Sky Sports commentator Wayne Mardle hopes Michael Smith breathes new life into a famous commentary piece after he exclaimed “I can’t speak” during his breathtaking nine-dart finish in the World Championship final.
Mardle channeled a viral YouTube clip of an angry rugby league commentator uttering the phrase – among other select words – in a thick Yorkshire accent, in disbelief at the referee’s decision.
In the second set, he used his version in a more positive way after Smith’s nine-pointer was lost for words, just after Michael Van Gerwen missed his own perfect dart attempt in arguably the biggest dart leg ever.
Having managed to find the right words for the situation, Mardle said, “One kidnapping, the other taking? I’ve never seen anything like it. Come on, Bully Boy. Yeah! Double 12… This is the most amazing dart stand you will ever see in your life. I can’t talk, I can’t talk.”
The reference hasn’t been lost on many people, and though Mardle admits to scamming Castleford commentator Mick Morgan, who got angry during a match with Wigan, he now hopes the next generation will enjoy it.
“Rod Studd (my Sky Sports colleague) introduced me about a dozen years ago, and ‘I can’t speak’ is something Rod and I say to each other a lot, and I say it when there are no words,” Mardle said. PA news agency.
“I say it even at home. I say that to Miss Mardle and then I walk away.
“I don’t watch rugby league, I have no qualms about it, but it’s a great way of saying ‘Whatever happens, you can’t add anything, so you better keep quiet’.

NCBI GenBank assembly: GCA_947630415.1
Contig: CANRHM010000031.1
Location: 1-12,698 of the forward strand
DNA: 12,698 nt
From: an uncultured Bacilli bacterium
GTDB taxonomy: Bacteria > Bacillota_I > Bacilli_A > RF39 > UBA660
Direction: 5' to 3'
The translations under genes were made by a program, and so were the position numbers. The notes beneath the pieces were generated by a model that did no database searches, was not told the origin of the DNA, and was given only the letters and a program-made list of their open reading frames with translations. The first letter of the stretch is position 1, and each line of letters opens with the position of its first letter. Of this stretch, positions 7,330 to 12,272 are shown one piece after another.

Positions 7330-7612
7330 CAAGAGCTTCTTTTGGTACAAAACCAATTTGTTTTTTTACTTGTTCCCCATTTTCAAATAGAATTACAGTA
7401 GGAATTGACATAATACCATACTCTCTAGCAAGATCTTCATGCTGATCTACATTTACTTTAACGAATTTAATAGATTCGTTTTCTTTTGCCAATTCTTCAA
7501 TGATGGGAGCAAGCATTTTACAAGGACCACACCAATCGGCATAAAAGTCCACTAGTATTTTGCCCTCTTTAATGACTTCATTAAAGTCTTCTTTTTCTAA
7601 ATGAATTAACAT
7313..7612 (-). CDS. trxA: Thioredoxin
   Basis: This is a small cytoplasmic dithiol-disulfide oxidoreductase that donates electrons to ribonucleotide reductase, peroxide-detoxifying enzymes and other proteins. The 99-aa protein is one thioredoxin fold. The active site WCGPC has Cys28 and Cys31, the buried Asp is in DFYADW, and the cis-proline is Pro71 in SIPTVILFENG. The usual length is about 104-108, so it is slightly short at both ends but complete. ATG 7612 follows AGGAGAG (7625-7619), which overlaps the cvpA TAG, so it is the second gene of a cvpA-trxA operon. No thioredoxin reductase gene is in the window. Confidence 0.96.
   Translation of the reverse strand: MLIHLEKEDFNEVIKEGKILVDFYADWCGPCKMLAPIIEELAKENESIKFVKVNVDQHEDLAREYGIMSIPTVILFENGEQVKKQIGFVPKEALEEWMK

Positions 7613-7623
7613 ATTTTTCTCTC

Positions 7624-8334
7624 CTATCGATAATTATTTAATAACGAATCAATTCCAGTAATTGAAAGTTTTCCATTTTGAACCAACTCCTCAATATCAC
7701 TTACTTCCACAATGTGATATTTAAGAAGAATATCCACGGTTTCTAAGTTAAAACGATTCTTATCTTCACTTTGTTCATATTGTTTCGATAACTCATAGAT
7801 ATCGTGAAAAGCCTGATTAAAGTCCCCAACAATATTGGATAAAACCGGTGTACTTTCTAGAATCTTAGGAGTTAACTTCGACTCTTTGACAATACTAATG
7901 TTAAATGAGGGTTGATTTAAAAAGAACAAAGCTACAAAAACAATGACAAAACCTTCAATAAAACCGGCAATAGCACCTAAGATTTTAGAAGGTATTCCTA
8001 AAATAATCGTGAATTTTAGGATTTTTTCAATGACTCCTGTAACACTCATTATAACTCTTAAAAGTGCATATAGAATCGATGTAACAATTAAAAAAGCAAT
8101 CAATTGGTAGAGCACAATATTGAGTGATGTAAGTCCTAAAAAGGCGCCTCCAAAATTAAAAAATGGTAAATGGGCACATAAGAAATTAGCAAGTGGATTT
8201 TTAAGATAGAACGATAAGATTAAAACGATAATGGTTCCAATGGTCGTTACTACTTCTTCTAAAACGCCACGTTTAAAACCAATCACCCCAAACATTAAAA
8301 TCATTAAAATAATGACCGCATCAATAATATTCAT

“Rather than being quiet, I just propose ‘I can’t speak’. I do this so often that it feels natural to me, but it’s definitely a break from Mike Morgan. I’m not claiming it’s mine, it just popped up.
“Maybe I have introduced it to the new generation. That would have been in the 1990s, so I introduced it to a generation that maybe had no idea.
“I don’t claim to be mine. It just pops up out of the blue, many times people said, ‘They think it’s all over.’ We all know where it came from.
“Often times something is conveyed and the meaning becomes different. I hadn’t thought about it, but in the beginning it was amazing in a negative way – but it was positive.”
Mardle insists it’s a natural reaction to what she sees, despite being constantly conscious of it.
“I’m a pretty reactionary person, when I make a plan it can sound like a script and it can sound a little fake,” he added.
“My favorite commentators are those who react. I hadn’t planned for this, I didn’t know what would happen when Michael Smith hit 60, then 57, then 24.
“Sid Waddell used to say, ‘I do my improvisation exercises,’ which is a great saying, but I don’t. I’m reactionary and I like it when it comes off as a bit of a fan. I try to keep it as natural as I can.”
This instinctiveness made Mardle’s interpretation almost as perfect as Smith’s darts, and it means he will forever be committed to a timeless sporting action.
“I didn’t think about it that way, I’m not sure it’s my interpretation that will stand the test of time. It will be a leg,” he claimed.
“I’ve been darts for 40 years and I’ve never seen it and my comment will be part of that foot.
“I was in the right place at the right time, and if anyone thinks I’ve developed that, then I’d be happy to go with him. I’m just a fan with a microphone, I was in a privileged position.
But it all felt a little too much for the excited Mardle, whose post in the comment box was cut short by a sore throat.
“Of course I was heartbroken that I missed the rest,” he added. “What was so frustrating was that I knew it was going to be a temporary thing.
“Just because my throat is like that, I already knew I couldn’t push. I’m not planning these, I couldn’t help myself.
“I can’t be 100 percent in a World Championship final, I can’t back out. I gave everything. It didn’t work for me but oddly enough it did. I went high.